Massoud Delawari, 14, boarded a boat from Turkey to Greece in February. The boat capsized two miles off the Turkish coast. He's still missing.

Massoud Delawari, 14, boarded a boat from Turkey to Greece in February. The boat capsized two miles off the Turkish coast. He's still missing. 

Credit:

Courtesy of Fariba Nawa

It has been surreal covering Afghan refugees because I was one of them 33 years ago.

I was 9 years old when my family and I crossed the desert from Afghanistan to Iran, the frontline between the Mujahedeen and the Soviet-backed communist Afghan military, on two donkeys with our important belongings. It was during the Soviet invasion, which began the four-decade war in my birthplace.

We crossed from Iran to Pakistan on a bus and stayed in a house in Islamabad for 10 months before we received asylum in the United States. We were among the 6 million Afghans who left, then the largest refugee population in the world. I grew up in California and became a journalist.

Now I’m reporting in Turkey. As I listen to Afghans who escaped from the Taliban and the ongoing war in Afghanistan, I can empathize with their fears and uncertainties.

Afghan refugees live in squalid conditions in Istanbul. Most of them are young men and boys. They linger on the seaside, waiting to be picked up to do day labor as construction workers. Some work in factories and the textile industry. Young boys collect garbage and sell recyclable material for a meager income.

The stories are as tragic as they were three decades ago.

Zeytinburnu, a neighborhood of Istanbul, has become a hub for Afghan asylum seekers, with tea houses and restaurants.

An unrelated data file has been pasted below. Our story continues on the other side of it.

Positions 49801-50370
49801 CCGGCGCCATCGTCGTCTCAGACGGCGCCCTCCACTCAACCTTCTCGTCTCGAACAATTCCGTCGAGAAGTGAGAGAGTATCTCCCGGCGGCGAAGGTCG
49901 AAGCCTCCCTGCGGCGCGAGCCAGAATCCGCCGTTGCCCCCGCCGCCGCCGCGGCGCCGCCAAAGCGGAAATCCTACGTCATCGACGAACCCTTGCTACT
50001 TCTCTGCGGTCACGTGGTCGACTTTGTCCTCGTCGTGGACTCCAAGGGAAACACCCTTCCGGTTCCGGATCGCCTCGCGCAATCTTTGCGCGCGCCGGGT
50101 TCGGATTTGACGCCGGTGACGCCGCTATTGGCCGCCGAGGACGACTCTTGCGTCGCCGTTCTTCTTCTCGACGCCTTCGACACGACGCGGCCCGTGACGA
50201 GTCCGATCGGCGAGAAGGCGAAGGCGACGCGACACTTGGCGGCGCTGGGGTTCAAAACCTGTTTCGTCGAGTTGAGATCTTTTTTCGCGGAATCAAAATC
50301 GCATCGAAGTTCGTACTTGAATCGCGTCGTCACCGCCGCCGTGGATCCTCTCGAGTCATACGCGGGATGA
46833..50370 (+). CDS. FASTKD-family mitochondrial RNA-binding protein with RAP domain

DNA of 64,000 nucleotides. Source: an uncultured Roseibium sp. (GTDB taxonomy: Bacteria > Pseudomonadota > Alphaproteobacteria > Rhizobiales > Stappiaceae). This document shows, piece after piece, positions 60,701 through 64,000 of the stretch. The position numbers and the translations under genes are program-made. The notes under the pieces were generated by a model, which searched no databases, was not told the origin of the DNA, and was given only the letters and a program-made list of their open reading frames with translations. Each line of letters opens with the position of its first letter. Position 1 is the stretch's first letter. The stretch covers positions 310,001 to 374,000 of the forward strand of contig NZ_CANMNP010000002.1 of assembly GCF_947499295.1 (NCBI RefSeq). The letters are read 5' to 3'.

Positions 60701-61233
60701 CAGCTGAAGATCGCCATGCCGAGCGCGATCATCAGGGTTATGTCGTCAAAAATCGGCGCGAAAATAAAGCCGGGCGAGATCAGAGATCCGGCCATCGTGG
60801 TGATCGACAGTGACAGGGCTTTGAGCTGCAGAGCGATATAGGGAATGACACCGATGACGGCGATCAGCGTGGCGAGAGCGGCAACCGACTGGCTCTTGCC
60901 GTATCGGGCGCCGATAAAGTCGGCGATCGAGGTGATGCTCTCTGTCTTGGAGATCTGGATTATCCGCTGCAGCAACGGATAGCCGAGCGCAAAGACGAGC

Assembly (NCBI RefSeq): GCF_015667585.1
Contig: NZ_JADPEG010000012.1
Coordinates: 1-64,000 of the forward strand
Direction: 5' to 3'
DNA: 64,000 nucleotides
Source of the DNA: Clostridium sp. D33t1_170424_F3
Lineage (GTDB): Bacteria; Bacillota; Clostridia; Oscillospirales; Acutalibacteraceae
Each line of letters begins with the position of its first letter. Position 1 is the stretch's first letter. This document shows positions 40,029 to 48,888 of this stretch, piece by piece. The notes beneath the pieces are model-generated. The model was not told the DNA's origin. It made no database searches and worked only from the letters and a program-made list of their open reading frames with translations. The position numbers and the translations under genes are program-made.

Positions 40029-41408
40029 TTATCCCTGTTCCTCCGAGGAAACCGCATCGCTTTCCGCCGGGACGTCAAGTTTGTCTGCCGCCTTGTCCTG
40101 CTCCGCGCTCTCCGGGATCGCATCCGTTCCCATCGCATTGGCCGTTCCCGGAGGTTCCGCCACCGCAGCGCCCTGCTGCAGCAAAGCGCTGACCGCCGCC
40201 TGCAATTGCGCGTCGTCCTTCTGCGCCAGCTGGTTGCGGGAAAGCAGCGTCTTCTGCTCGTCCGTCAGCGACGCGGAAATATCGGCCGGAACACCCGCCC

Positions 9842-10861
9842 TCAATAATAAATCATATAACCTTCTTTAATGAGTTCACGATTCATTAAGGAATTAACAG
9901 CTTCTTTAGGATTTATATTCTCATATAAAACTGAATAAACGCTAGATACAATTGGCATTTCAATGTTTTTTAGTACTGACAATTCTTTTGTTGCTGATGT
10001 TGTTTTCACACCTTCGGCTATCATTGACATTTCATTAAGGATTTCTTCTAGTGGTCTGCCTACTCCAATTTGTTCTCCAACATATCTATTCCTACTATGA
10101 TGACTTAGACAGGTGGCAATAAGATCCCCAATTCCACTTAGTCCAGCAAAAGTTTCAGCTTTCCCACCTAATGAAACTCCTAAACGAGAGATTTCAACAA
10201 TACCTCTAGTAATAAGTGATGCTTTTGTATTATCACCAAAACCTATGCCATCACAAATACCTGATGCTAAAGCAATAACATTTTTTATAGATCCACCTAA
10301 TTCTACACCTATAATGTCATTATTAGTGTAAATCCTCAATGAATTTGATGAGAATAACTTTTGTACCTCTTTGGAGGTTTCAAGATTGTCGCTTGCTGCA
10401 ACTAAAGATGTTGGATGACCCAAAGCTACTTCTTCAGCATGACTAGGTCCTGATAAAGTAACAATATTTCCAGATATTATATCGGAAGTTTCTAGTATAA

Zeytinburnu, a neighborhood of Istanbul, has become a hub for Afghan asylum seekers, with tea houses and restaurants.

Credit:

Fariba Nawa

Recently, I met three Afghan men who had come from Europe to find missing relatives who had tried to cross the Aegean Sea to Greece. Their boat capsized off the Turkish coast and the entire family most likely drowned. The men had found nine members of their family in morgues and hospitals but five were still missing, including a 14-year-old boy, Massoud Delawari. His uncle, Haroon, asked me to help him find the five missing relatives.

As he visited more morgues, I called whomever I could to find any information on the whereabouts of the missing victims. But we failed to find any trace. Haroon and the two other men returned to Kabul with the nine bodies and held an emotional funeral widely covered by the Afghan media. It was a message for all Afghans to stop coming to Turkey to reach Europe. It’s a dead end, not a road to safety.

Turkish coroners collect the DNA of unidentified bodies and if those bodies are not claimed, they are buried after two weeks. Each grave has a number. I told Haroon to return to Turkey with DNA from close family members; perhaps the five were already buried. At least, they could have closure and put a name on the graves. He called from Kabul and said he would try. Then we lost touch.

The Taliban spring offensive has just begun, which means the bloodshed will increase and so will the number of Afghans fleeing to safety. But with the new deal between the European Union and Turkey to return refugees, will they have anywhere to go?

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